John Bolton is the most terrifying new face of an unshackled Trump presidency.
From the outset of his presidency, to which he was elevated with barely any preparation, Donald Trump was surrounded by a protective cordon of advisers, as a child monarch might. In return for absorbing his tantrums, they would educate their unsteady charge, who would wind up, after pratfalls and drama, inflicting no more ruin on the country than a normal modern Republican president might. (Which, to be sure, is quite a bit of ruin). Somehow it seemed we might muddle through.
Now Trump is breaking through the protective cordon. The people who joined the government to save Donald Trump from himself, or to save the world from Trump, are leaving. Gary Cohn and Rex Tillerson are gone. Trump is reorganizing his legal team, mobilizing for war against the special counsel. And now he has finally cast off his most important minder, National Security Adviser H.R. McMaster, and replaced him with John Bolton.
Bolton is in some ways the foreign-policy analogue of his domestic counterpart, Lawrence Kudlow, the incoming head of the National Economic Council. Like Kudlow, Bolton is a true-believing ideologue firmly encamped on his party’s right flank, who appears regularly on Fox News to propound ultrasimplistic solutions to the world’s problems, which Trump can easily grasp on his sofa. Also like Kudlow, Bolton has given every indication of being personally committed to Trump, and has not condescended to him.
The difference, however, is that Kudlow’s kooky ideas have little chance of enactment given the tenuous Republican control of Congress. Bolton’s foreign-policy notions can be quickly operationalized, given the near-total command the Executive branch has over foreign policy. What’s more, those ideas have the potential to kill large numbers of people.
Bolton has long been estranged from a substantial segment of his own party, which regards him as dangerous. He served as undersecretary of State for arms control in the Bush administration, and while many of his colleagues came away at least somewhat chastened by their errors, Bolton did not. “I still think the decision to overthrow Saddam was correct,” he said in 2015. Bolton spent the end of the Bush administration bitterly criticizing its pragmatic turn, as figures like Defense Secretary Donald Rumsfeld were replaced by moderates like Robert Gates, and vice-president Dick Cheney began losing some internal battles. Bolton likewise attacked Bush as dangerously weak on North Korea: “Not only was [policy] moving in the wrong direction, it was going to continue in the wrong direction no matter what I did.”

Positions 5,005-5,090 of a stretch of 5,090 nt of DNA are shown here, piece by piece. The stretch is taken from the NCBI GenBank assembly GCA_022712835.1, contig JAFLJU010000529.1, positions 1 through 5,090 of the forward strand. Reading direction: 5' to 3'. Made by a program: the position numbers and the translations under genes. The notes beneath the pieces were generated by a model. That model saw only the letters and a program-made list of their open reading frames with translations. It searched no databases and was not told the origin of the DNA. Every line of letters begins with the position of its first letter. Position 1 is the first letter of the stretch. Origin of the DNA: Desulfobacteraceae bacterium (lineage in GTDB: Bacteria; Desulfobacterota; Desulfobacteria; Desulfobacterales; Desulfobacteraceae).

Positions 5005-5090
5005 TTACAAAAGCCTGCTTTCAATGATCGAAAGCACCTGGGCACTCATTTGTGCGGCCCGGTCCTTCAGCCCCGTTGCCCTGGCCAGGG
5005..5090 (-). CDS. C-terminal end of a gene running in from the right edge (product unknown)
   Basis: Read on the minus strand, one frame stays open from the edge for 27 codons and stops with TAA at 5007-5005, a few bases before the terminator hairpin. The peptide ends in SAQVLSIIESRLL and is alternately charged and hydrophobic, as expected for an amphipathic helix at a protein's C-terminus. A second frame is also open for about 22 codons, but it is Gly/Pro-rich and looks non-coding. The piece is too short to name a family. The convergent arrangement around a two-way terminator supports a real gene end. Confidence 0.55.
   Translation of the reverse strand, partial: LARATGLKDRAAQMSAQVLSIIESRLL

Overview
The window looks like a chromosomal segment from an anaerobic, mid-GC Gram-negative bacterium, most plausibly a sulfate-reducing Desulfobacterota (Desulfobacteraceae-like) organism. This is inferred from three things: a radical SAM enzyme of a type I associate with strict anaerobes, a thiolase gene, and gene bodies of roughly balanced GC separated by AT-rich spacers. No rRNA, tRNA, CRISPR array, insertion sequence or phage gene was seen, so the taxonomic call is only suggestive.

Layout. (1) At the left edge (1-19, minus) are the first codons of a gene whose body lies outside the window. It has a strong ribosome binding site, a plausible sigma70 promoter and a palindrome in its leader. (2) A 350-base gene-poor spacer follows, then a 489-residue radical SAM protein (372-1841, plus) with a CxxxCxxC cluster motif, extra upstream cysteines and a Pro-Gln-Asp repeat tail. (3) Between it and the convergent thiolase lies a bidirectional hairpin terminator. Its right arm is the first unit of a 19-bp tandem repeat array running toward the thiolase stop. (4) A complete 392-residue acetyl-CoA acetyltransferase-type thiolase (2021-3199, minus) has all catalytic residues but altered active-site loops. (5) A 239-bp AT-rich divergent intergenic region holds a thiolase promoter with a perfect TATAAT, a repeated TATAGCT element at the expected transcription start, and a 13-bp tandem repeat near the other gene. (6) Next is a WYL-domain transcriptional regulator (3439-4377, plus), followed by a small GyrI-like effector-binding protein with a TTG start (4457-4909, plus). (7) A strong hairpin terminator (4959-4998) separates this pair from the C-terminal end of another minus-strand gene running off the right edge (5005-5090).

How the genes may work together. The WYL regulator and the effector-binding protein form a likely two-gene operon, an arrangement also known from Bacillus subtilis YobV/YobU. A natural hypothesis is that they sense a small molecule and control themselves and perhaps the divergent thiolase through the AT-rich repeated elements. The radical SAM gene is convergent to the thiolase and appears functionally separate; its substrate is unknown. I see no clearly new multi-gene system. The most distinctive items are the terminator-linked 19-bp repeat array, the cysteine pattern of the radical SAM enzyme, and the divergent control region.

In 2005, several Republican senators joined Democrats to block Bolton from an appointment as ambassador to the United Nations, a rare rebuke. (Bush then appointed Bolton during a Senate recess.) After the 2016 election, when Bolton sought a position within the State Department, Republican foreign-policy veterans again rallied to block him.
Bolton is considered so dangerous, even by many Republican hawks, because he is a true believer, deeply in the grips of black-and-white notions of simple morality that are difficult to reconcile with the messy reality that is the world. There is a long history of ideologues joining a presidential administration and terrifying the establishment, only to be assimilated into its bureaucratic routines. But Bolton’s character and history seem to defy any such domestication. During his time in the administration, he not only ignored but bullied staffers who presented analyses that questioned his prior assumptions. His brain is impervious to complication.
The combination of Bolton and Trump poses an especially potent danger. Trump once declared “I love war, in a certain way.” Both men think in terms of zero-sum conflict and harbor an obsession with dominating their adversaries. They are temperamental twins. In North Korea or elsewhere, Bolton could goad Trump into dangerous reaction. Some people fooled themselves into believing Trump would govern as a dove of some kind. But any dovish impulses he had were a product of his lack of control over the government. Trump might dismiss the use of power by people who aren’t Trump, but is not inclined to be shy about wielding power that he commands himself.
The great danger of a Trump presidency has never been the things that are the most likely to happen. It has been the tail risks — any number of low-probability, high-impact events that are far more likely to occur with an authoritarian buffoon in the White House than under a normal president. Trump has spent his presidency surrounded by people who were at least attempting to contain these risks — say, a constitutional crisis, or a meltdown of the international order. As awful and comically surreal as the first year and a quarter of his term has been, after Trump has taken full command of his administration, we may see it as a golden age.